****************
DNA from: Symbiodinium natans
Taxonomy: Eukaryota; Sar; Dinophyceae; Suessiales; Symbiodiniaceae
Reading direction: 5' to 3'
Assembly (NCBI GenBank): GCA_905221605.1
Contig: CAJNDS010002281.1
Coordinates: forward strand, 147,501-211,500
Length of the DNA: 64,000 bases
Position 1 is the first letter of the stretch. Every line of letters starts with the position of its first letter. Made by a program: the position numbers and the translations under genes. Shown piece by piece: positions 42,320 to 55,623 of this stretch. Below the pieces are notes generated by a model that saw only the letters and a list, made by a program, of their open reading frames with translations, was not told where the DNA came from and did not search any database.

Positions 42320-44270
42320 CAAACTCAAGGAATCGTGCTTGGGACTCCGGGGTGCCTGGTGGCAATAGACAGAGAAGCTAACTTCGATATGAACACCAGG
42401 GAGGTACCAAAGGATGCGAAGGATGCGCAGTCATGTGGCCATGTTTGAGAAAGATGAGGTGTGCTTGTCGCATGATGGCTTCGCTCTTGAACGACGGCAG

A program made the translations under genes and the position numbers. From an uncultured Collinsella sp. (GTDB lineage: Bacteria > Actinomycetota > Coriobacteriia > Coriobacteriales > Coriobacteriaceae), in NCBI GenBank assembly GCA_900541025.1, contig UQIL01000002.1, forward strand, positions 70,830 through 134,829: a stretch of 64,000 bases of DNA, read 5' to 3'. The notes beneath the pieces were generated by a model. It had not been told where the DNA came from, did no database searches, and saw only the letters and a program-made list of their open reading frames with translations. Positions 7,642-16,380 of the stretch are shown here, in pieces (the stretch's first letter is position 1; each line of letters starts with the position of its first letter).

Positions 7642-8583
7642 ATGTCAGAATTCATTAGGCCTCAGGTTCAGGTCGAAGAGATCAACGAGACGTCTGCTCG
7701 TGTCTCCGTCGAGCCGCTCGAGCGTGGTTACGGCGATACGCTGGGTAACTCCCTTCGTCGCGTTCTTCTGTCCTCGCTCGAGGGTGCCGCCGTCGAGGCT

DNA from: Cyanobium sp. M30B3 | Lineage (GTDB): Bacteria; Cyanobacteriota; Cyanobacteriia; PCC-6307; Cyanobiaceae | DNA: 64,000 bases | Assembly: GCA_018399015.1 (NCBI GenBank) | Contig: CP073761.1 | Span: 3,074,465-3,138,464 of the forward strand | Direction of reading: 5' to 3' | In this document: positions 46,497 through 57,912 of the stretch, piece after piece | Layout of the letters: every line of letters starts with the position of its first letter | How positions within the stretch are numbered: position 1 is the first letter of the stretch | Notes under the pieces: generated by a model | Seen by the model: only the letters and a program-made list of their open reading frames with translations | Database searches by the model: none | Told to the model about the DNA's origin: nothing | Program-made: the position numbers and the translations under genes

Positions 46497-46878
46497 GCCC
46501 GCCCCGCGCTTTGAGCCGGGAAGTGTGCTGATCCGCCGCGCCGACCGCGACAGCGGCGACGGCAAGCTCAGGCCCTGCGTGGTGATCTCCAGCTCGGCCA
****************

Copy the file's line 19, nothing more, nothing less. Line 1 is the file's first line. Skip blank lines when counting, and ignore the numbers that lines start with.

46501 GCCCCGCGCTTTGAGCCGGGAAGTGTGCTGATCCGCCGCGCCGACCGCGACAGCGGCGACGGCAAGCTCAGGCCCTGCGTGGTGATCTCCAGCTCGGCCA